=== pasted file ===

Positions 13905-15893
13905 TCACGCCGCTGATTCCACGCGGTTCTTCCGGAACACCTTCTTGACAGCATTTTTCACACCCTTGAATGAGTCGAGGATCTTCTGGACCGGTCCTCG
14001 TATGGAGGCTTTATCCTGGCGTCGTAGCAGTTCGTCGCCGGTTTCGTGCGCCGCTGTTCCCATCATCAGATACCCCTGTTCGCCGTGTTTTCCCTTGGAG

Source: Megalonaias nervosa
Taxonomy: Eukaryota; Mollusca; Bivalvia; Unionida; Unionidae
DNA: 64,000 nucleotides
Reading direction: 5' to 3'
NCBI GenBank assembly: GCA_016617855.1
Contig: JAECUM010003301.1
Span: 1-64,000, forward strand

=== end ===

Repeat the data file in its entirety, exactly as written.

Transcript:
Positions 13905-15893
13905 TCACGCCGCTGATTCCACGCGGTTCTTCCGGAACACCTTCTTGACAGCATTTTTCACACCCTTGAATGAGTCGAGGATCTTCTGGACCGGTCCTCG
14001 TATGGAGGCTTTATCCTGGCGTCGTAGCAGTTCGTCGCCGGTTTCGTGCGCCGCTGTTCCCATCATCAGATACCCCTGTTCGCCGTGTTTTCCCTTGGAG

Source: Megalonaias nervosa
Taxonomy: Eukaryota; Mollusca; Bivalvia; Unionida; Unionidae
DNA: 64,000 nucleotides
Reading direction: 5' to 3'
NCBI GenBank assembly: GCA_016617855.1
Contig: JAECUM010003301.1
Span: 1-64,000, forward strand